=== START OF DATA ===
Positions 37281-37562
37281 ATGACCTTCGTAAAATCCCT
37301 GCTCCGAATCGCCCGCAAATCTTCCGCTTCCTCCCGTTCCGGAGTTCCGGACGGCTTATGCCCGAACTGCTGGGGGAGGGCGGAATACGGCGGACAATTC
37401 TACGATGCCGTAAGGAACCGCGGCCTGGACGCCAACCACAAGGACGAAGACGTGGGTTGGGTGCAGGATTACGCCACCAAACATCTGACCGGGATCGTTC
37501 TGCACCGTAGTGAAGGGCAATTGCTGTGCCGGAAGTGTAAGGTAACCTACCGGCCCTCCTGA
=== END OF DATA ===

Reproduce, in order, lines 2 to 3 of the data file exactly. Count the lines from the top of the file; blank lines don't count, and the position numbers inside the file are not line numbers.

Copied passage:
37281 ATGACCTTCGTAAAATCCCT
37301 GCTCCGAATCGCCCGCAAATCTTCCGCTTCCTCCCGTTCCGGAGTTCCGGACGGCTTATGCCCGAACTGCTGGGGGAGGGCGGAATACGGCGGACAATTC